You can explain that the letter you write is kind of like a picture for your eyes to see that matches the sound that your ears hear. So when your ear hears ____sound, you can write ____ for your eyes to see the sound that you made. After practicing this sound, introduce another one of the five sounds. Continue doing this for all five sounds. Continue to practice these sounds until your child can easily respond to all five sounds. You do not need to add another sound to the list until the first five sounds are mastered, and words have been made and read successfully with the five sounds.

 

Step 3 – Blending Sounds and Making Words

You will combine skills from step 1 and 2 that your child has mastered and begin to make words to read and write. So when your child knows the sounds for “a” and “t” you can combine the two sounds and practicing blending two sounds. “I make the ____ sound for this letter, and the ____ sound for this letter. So now let me try and squish these two sounds together and listen to what we hear, /at/” And then practice, /a/+/t/ makes the /at/ sound. Continue practicing using only two sounds at a time. Write down each two letter combination you make on an index card. You will use these cards for review and to make words and stories with later. You can make different two letter combinations with all of the five sounds. You must be successful with the two letter blending and reading before you move on to the three letter combinations. You can make pretend words as well because pretend words are really syllables inside a bigger word. Reading the smaller portions of the word in the pretend word is great practice for reading bigger words later.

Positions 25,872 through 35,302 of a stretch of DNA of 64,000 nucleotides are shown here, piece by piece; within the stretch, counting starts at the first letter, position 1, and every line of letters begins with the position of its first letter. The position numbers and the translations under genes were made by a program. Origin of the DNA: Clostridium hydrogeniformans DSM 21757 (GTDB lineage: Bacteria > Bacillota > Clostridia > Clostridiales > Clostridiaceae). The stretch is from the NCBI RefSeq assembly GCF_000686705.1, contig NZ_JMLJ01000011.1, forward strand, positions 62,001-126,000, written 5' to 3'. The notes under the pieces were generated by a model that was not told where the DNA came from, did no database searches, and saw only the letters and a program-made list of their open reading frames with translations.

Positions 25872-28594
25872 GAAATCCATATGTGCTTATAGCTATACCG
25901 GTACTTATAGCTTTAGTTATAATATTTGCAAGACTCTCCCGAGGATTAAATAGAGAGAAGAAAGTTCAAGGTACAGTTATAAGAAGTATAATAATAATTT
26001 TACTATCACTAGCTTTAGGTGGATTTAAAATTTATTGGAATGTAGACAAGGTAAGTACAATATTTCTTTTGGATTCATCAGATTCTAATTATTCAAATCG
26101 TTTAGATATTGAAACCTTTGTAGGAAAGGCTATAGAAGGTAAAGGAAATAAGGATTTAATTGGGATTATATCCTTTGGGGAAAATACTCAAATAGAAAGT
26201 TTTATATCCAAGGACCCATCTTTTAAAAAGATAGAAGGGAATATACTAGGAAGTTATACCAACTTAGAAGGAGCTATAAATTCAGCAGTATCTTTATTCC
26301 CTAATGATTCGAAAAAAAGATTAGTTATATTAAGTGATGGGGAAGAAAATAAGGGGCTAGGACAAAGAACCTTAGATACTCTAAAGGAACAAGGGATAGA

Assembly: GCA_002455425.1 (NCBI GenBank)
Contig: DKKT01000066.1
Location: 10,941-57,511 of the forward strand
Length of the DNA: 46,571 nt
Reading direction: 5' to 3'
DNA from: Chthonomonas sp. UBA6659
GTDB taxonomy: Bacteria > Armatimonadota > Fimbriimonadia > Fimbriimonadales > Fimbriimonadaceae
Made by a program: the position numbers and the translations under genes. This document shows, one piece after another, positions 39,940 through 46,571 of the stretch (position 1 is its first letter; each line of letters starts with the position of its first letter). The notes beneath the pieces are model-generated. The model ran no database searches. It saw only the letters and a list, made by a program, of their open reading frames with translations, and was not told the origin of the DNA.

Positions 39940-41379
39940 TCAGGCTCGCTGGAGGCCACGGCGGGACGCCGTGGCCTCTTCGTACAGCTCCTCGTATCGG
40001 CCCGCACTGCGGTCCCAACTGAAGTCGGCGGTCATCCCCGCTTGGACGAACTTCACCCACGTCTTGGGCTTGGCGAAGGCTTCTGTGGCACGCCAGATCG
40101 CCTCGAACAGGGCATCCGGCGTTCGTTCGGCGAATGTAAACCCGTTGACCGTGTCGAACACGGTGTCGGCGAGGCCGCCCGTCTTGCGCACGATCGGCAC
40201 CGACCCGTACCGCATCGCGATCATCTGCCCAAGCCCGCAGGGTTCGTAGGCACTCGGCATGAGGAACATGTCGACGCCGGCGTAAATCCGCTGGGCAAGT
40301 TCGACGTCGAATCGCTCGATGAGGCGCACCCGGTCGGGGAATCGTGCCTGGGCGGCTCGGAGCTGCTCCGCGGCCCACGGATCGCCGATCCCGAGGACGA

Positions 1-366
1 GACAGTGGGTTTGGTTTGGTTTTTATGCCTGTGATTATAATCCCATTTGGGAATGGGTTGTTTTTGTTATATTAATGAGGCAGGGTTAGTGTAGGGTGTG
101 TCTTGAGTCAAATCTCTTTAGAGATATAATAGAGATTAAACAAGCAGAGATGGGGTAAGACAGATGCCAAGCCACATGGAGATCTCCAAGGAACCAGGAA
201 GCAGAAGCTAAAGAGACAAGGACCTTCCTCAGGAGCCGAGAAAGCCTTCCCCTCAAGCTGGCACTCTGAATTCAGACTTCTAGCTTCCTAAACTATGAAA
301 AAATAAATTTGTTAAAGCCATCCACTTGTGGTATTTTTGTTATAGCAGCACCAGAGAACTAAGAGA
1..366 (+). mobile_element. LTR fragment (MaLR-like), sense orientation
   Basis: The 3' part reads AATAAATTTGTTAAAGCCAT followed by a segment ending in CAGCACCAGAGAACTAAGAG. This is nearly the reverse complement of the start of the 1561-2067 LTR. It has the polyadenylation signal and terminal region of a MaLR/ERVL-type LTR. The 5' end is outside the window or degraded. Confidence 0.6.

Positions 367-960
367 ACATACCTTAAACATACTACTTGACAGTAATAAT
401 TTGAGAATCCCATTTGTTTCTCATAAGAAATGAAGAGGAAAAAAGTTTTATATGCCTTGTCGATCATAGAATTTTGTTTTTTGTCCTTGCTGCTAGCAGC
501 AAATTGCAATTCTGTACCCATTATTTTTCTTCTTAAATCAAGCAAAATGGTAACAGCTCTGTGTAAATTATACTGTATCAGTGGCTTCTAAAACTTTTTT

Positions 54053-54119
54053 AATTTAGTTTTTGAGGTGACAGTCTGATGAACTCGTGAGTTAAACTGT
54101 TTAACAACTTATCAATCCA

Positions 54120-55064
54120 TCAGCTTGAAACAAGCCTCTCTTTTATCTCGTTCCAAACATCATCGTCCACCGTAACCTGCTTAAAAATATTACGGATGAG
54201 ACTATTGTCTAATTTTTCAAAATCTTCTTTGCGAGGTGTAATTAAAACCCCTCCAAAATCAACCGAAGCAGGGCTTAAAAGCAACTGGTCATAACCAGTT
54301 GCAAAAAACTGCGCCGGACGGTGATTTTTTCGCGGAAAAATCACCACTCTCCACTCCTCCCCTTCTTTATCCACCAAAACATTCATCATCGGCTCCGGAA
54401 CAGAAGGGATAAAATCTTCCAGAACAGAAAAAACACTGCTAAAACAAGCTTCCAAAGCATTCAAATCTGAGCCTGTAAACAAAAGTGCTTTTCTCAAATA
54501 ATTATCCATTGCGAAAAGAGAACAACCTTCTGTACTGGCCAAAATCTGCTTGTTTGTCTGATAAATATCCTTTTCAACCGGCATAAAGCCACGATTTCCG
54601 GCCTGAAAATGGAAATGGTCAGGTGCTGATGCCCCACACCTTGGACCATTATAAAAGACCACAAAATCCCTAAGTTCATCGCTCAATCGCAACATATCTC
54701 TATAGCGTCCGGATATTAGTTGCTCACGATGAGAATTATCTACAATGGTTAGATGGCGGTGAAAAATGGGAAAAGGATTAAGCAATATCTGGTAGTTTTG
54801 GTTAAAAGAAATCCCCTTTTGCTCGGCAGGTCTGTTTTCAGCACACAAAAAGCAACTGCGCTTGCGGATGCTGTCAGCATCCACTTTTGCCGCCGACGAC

Blending Sounds

When your child knows the five sounds, and has practiced blending two sounds together, you can begin to practice blending three sounds together. For example, if you are blending the three sounds in “mat”, you would begin by saying each sound separately, and then combine all three sounds into the word, “/m/ /a/ /t/, “mat.” Do this for all the combinations you can make with your five sounds. Remember, every word and syllable has a vowel, so every word or syllable that you make with these five sounds has to include  the vowel “a”. Use your index cards to make the combinations of sounds and words.

 

Step 4 – Make and Read Mini Books

Making Mini Books

You will then make and read mini books based on the words you made in the previous step. For example, when you have blended and practiced reading /at/, you can write this word on a separate index cards. This set of cards will be for the words you have learned. Keep your alphabet cards separate for now. Every time you combine and blend different sets of letters together, make an index card to read using this combination. Syllables can be used also in your word practice index cards.

Once you have made several word cards, try and combine some words to make little sentences. Only

use the words you have learned so far. You can staple several small pieces of paper together to make a little book to read. One page can have the word or simple sentence, and the paper directly next to it can have a picture for the word or sentence. The child can practice reading these simple books to anyone who will listen. This practice will help the child to be put the word into his long term memory and will help him to become a fluent reader.